This one brings to mind both a latter-day muppet and the actor who immortalized Sherlock Holmes.
Thanks to Unknown for suggesting today’s herbaceous Name of the Day: Basil.
Basil’s roots are deep, indeed. The plant has been around for at least 5,000 years, grown in India and Asia, and today can be found in both cuisines, as well as Italian cookery.
As a given name, it goes back a ways, too, to at least the 4th century BC, when Saint Basil the Great served as bishop of Caesarea and a theologian of considerable influence. Two Byzantine emperors and a handful of saints have worn the name since.
Whether it’s the plant or the person, the roots of the name are probably Greek. The word basileus meant king, and Basileios would’ve been bestowed in ancient times. However, there’s also an Arabic source for the name that gives the meaning of brave.
Today, there are an infinite number of Basil variants across the globe. A few of the more common ones include:
Consider the international variants and our list of notable Basils expands to include Russian abstract painter Wassily Kandinsky and several Russian rulers called Vasili. We’re quite fond of Vasily, though odds are that any American child with this exotic moniker would find it mangled into something more like vaseline.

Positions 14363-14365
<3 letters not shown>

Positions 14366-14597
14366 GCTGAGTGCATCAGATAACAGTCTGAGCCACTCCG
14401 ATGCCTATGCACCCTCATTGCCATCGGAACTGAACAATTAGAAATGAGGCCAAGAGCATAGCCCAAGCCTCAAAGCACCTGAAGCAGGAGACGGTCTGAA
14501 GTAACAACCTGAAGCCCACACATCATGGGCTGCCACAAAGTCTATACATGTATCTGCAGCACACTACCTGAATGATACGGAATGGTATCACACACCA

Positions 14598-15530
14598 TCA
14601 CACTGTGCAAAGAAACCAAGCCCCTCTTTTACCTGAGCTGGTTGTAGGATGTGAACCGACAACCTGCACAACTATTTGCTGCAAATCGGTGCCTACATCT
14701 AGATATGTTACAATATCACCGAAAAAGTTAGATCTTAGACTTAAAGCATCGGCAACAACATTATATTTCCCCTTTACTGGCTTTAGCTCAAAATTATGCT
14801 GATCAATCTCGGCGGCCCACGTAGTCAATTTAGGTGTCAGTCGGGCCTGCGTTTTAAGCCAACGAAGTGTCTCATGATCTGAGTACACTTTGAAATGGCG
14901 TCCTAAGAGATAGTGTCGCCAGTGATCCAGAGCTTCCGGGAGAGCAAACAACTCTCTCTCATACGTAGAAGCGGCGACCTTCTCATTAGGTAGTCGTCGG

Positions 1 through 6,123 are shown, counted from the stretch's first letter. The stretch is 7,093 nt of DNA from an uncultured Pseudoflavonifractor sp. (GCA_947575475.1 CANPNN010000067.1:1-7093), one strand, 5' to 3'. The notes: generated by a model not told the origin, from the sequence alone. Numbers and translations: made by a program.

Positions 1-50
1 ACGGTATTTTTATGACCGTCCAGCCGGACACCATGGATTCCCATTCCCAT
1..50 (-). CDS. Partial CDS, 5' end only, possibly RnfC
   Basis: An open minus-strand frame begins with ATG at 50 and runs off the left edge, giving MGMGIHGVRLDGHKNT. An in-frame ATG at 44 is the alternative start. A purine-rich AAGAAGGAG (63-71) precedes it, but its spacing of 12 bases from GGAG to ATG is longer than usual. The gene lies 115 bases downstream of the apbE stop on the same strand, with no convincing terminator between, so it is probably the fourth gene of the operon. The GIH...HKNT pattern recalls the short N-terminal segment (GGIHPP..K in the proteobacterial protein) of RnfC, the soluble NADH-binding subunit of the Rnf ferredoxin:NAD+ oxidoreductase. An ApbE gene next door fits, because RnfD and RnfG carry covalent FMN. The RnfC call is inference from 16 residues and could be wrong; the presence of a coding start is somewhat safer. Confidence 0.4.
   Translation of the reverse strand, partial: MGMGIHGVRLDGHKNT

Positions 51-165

As for Basil himself, on the Disney Channel, he’s one of the Sprites – a muppet-like character – on Johnny and the Sprites. The British actor Basil Rathbone is best known for portraying Sherlock Holmes in a series of movies during the 1940s. Rathbone brings us full circle back to Disney – the animated mouse-sleuth in 1986’s Great Mouse Detective was called Basil. Throw in plenty of noteworthy scientists and politicians, many of them British, and the name takes on a certain tweedy Englishness. He also sounds undeniably smart.
While the name has never been common in the US, Basil enjoyed steady use from the 1880s through the late 1960s. But by 1973, he’d dropped out of the US Top 1000, and has not been heard from since.
Today you’ll hear the Vasily/Wassily variants in Eastern Europe; Basile is sometimes used in Belgium. But in the US, this name seems like one of the more daring throwback choices. If you’re an organic farmer or a cutting edge artist, your son might wear this name without fear. But for the average kiddo coming home to a suburban subdivision? We think Basil crosses the line from distinctive to burdensome.
We love his bright “a” sound and the “z” in the middle. And yes, we wish there were more nature-name choices for boys. Brainy names are among our favorites, too – we love Arthur, Simon and Henry because they sound bookish. But we’re just not sure about this name – we love him, but we’d be surprised to meet a baby Basil.